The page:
Software Due Diligence for Acquisition

Whether you are thinking of acquiring software or performing assessment for somebody else there are a couple of main questions you need to have answered.

Section 1

Environment

Was the environment properly maintained and documented?

A. Is there an active disaster recovery plan in place? i.e. Offsite backups; GIO redundancy; Contingency Plan?

B. How well software application is documented? Are there ongoing revisions for documentation? Is there a clear application requirements and environment specifications? Are there logs of past outages with known resolutions?

You will always find something that is not right. The key question is how critical are those things for your acquisition? If you plan to use software as it is and sell it to more users, the one "make it or break it" question should be, "Can application architecture scale?" If you are acquiring software for its great workflow and user experience and not planning to expend into the market, it may be OK not to look into the scale and load testing. You have to understand the inherent bottlenecks, however.

C. Last but not least is infrastructure that is currently used for the software application.

Section 2

Development and Management Team

Do not underestimate the value of the team that develops and managed the software today. You should meet people face to face and get a feel on what their values are and how they approach issues and challenges. Junior developer on the team is as important as CTO. Their values will be directly correlated to how software was build. After initial phone screening it helps to schedule on on-site visit. There should be at least two people for a technical evaluation: one subject matter expert (SME) (You do not want a .Net person doing a Ruby on Rails evaluation) and one business minded architect.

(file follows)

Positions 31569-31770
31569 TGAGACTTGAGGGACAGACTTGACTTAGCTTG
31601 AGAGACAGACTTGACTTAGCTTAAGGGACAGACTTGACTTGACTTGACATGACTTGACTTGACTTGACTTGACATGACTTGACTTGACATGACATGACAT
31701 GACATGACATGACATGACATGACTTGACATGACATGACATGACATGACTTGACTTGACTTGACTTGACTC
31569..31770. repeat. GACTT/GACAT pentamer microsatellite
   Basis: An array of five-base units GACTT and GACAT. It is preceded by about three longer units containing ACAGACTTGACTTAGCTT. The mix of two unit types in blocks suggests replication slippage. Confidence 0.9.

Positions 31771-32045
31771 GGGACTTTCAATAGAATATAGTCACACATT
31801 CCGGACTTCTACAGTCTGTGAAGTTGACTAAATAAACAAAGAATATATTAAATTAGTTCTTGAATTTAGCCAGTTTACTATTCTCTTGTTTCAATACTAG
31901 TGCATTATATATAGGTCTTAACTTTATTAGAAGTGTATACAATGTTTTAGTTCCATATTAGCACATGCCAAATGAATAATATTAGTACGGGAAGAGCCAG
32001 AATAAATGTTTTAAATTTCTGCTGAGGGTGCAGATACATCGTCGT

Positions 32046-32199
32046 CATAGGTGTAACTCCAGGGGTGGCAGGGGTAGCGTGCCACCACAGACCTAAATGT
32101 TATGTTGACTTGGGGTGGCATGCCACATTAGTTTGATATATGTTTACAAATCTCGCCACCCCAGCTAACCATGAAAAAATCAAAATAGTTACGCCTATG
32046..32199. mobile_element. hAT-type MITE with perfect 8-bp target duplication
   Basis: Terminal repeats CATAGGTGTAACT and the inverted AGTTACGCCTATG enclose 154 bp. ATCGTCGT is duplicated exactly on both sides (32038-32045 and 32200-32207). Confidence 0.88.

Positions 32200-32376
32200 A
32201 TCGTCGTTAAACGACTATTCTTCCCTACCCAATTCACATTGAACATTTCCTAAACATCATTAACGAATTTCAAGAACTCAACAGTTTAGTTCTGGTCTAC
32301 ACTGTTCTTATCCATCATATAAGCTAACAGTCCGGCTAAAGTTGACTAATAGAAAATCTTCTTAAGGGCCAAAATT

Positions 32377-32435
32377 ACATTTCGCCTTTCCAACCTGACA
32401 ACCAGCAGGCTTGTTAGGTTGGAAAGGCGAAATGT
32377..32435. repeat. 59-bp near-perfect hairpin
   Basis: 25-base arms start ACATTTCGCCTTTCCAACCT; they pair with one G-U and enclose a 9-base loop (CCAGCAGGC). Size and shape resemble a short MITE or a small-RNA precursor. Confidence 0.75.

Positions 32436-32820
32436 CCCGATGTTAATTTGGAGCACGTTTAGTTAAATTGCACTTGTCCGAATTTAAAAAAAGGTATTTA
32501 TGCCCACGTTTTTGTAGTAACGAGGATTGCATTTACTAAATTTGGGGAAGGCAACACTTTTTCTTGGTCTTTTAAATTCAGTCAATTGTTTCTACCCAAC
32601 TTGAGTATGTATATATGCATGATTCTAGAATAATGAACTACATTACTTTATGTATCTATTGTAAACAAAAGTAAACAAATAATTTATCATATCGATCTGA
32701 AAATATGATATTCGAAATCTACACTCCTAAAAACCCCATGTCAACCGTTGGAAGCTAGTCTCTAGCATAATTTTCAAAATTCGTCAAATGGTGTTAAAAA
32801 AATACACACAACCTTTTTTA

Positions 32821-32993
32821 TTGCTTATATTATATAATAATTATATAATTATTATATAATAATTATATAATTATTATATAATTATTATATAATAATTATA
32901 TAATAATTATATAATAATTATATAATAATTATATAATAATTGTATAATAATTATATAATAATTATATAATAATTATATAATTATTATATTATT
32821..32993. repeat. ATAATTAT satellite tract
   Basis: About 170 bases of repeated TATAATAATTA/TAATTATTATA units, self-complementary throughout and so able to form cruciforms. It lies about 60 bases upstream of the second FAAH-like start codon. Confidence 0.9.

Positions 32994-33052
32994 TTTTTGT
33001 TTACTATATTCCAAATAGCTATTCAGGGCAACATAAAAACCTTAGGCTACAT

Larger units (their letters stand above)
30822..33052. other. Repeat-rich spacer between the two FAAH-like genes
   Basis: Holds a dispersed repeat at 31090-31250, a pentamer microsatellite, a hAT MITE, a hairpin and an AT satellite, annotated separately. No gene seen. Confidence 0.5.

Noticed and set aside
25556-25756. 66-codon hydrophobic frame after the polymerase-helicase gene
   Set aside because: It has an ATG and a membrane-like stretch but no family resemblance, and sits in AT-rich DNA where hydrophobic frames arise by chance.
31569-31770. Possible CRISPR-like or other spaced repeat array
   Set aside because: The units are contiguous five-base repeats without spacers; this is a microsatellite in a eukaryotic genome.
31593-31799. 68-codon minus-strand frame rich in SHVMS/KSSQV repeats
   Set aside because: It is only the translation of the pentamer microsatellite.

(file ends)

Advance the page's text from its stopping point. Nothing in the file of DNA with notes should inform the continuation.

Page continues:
Section 3

Intellectual Property Handling

It is also important to check if software used any open source code or Right to Use code. You will need to consult IP attorney to evaluate full scope of Intellectual Property writes with your perches. If software has integration with other, evaluate how this connection is performed and what written agreements there are in place to keep using it after write of ownership have been transferred.

 

Section 4

Security

My background is in Information Security and I can't stress enough how much we all at risk because most of the software on the market has been written by development teams that cares mostly for the functionality of it and not so much security. The high level questions I would ask are

A. Is RBAC (Role Based Access Control) implemented and properly documented?

B. How communication stream between application tears have been secured?

C. Is there any communication that is happening over a Public network that carry privet data? If yes, you not only need to ask for a copy of a firewall policy, but possibly hire penetration expert to scan and assess all vulnerabilities.

D. What operating system application was written for? Is host OS property and regularly maintained? Were there any known issues that host OS security causing to the application?

E. Is database security maintained properly? What about administrator role accounts, how often those passwords are changed?

Section 5

Regulatory Compliance Issues

Are you purchasing software in the industry that has some regulatory compliance? Health Care, Pharmasuticals,  AirForce, Gambling, Financial and Banking those are top industries that heavily regulated. Check relevant compliance regulations: PCI DSS , FISMA, GLBA, SOX, ISO 27001 and HIPAA.

Section 6

Business Claims

If existing business is selling software and claims it to be better because it already have a lot of users or it is very user friendly, it helps to validate those claims by a simple research.

 

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